How to plan a wedding in Cumbria

Firstly, woohoo and congratulations! You or your partner decided that they liked it and put a ring on it. Once the ‘we’re engaged!’ excitement starts to settle down, you may wonder where on earth do you start when planning a wedding. 

The first thing couples usually do is ask friends and family for any tips, advice or vendor recommendations. They mean well, but this can usually become quite overwhelming as you are usually inundated with how they planned their wedding, and how they think a wedding should be.

Your friends may have had a more traditional wedding, with a more posed/fine art photographer and ceremony in a church – if you are on my website, chances are that you don’t want that!

So, don’t take your friends’ word on how to plan your wedding if you want something that’s more unique. Instead, read this blog and figure out what to do next and what’s most important for you as a couple!

Decide on the time of year and your ideal date

Weddings at any time of the year are amazing, but you might want to some time to think about when would be best for you. If you are all about natural light photos, the last thing you should do is book a wedding for the middle of winter when the sun sets at 3pm. If you (like me), burn at the mere sight of the sun, you may consider having a wedding in spring and not July. 

Top tip: A summer wedding is usually a longer day with the sun setting later, whereas winter weddings are usually a much shorter day. If you fancy a winter wedding, I’d always recommend an earlier ceremony time so that there’s more time for photographs in daylight. Summer wedding? Why not book a later ceremony time so you can party harder into the night!

Who’s coming?

Make a list of people you know (your first list is scarily big, FYI), this number is great to have when visiting venues so you can see accurate costs up-front. No doubt your parents will probably want their random school friends to come (they’ve probably not spoken in years, right?!) It might be worth asking your parents if they could just come to the party instead.

Top tip: People won’t be offended if they aren’t invited to the daytime shizz! Also, 9/10 guests prefer a tasty buffet over a wedding breakfast (who doesn’t love finger food?!)

Find your Cumbrian venue

It’s incredibly easy to get sucked into page 24 of Google, searching for ‘Cumbrian wedding venues’ over and over again. From manor houses to barns, Cumbria has SO many different options. Ask your friends where they got married, or think back to weddings you really enjoyed.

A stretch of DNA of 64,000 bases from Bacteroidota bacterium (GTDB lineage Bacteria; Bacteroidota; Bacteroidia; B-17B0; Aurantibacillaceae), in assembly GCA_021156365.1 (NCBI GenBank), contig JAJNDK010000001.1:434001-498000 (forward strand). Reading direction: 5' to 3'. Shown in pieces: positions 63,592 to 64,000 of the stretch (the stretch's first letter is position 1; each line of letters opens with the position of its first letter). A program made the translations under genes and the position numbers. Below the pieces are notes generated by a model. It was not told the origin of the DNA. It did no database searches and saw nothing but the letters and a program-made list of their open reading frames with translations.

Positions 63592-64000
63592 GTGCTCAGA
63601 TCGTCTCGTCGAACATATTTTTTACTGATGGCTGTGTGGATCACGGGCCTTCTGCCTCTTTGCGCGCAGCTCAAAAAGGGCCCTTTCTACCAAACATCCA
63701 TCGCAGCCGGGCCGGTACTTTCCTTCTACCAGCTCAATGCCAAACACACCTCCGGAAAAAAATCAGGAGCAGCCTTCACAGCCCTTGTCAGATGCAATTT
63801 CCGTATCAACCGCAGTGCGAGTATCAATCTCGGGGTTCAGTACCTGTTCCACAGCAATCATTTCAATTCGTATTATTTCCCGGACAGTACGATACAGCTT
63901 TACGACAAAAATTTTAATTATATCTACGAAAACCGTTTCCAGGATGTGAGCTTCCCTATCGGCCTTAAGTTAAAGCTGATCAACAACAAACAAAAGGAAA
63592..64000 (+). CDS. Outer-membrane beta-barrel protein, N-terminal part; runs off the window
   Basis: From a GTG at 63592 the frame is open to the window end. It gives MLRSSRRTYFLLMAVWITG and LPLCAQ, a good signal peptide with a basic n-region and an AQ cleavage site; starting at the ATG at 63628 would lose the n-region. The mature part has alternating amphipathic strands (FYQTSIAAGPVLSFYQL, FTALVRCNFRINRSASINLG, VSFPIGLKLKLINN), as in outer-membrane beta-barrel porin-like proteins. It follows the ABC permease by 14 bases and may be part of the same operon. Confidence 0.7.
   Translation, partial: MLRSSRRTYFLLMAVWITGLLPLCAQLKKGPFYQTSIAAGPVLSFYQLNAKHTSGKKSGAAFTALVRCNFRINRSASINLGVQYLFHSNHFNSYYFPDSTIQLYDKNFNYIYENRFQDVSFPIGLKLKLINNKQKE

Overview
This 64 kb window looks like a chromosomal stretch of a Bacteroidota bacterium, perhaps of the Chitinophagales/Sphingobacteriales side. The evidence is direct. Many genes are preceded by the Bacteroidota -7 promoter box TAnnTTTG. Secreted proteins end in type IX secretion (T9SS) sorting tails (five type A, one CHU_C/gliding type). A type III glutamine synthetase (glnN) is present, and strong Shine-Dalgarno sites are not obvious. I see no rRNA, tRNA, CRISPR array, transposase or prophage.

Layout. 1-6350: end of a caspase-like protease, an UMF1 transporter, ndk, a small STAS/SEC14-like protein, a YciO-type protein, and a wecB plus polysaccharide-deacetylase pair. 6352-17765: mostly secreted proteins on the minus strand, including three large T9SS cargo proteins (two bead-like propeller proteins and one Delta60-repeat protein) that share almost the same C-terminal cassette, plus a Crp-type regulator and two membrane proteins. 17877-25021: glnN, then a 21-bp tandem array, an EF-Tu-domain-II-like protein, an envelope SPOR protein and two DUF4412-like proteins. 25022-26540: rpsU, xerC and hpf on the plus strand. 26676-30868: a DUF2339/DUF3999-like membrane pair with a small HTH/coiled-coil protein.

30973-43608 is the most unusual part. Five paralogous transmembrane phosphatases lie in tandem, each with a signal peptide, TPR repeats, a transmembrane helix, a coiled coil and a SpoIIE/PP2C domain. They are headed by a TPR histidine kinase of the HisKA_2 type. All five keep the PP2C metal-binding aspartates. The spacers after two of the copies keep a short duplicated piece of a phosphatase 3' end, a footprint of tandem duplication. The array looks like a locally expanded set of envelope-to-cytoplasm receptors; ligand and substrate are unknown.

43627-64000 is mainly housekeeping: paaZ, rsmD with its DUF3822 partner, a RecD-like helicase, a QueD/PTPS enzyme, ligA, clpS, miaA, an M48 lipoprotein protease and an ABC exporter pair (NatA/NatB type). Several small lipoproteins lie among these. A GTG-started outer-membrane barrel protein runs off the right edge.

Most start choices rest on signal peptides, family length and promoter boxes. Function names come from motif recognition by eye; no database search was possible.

Make sure to go on plenty of venue tours and open days – they usually dress the venues up especially, and it makes visualising your shindig much easier.

Top tip: Peak prices for venues are usually on a Saturday in May-August, so don’t discard the idea of a Friday wedding or in an autumn month like September. 

Book your ceremony

You can’t say ‘I do’ without the registrar/officiant! These can book up well in advance, so make sure you contact them as soon as possible to get your date booked in. There are quite outdated laws in England, and you can’t legally marry anywhere unless it’s an approved structure.

If you don’t fancy a traditional wedding, why not have a small ceremony at the registry office and then have a humanist ceremony or a celebrant? Humanist ceremonies and celebrants are AMAZING! They are an awesome way to celebrate you and your partner in a very special way, and these ceremonies can take place anywhere. Humanist ceremonies/celebrant ceremonies aren’t classed as a legal marriage, so make sure you make it official at the registry office for legalities.

Top tip: For the Cumbrian Registry Office, you can provisionally book your ceremony up to 24 months in advance. 

What’s important to you?

For some people, a cake is EVERYTHING. For others, all they may have dreamed about for their wedding could be a fun table magician to entertain your guests. The usual suppliers include photographer, videographer, florist, stationery designer, make-up artist, hairdresser, cake, band/DJ and table favours.

You may want to DIY a lot of your wedding – it’s always a great idea to make a list and figure out what you want help with (what are friends and family for, right?!) and what you’ll do yourself.

So, think about what’s important to you, and prioritise getting in touch with them first. Suppliers

Top tip: Make a list of things you’ve loved about the weddings you’ve attended. Love a photo-booth for drunk guests to have fun with? Add it to your list! 

Start enquiring

Start making a list of suppliers you want to enquire with (add these as a new tab into your spreadsheet so you can compare packages and quotes). Photographers typically book up around 18 months in advance – I’d always recommend enquiring as soon as you can with photographers, videographers, florists, hairdressers and make-up artists.

Top tip: As a wedding photographer, it’s always so nice to read enquiries that are unique/compliment an aspect of my photography. Throw in an emoji and a compliment for good measure and to make their day.

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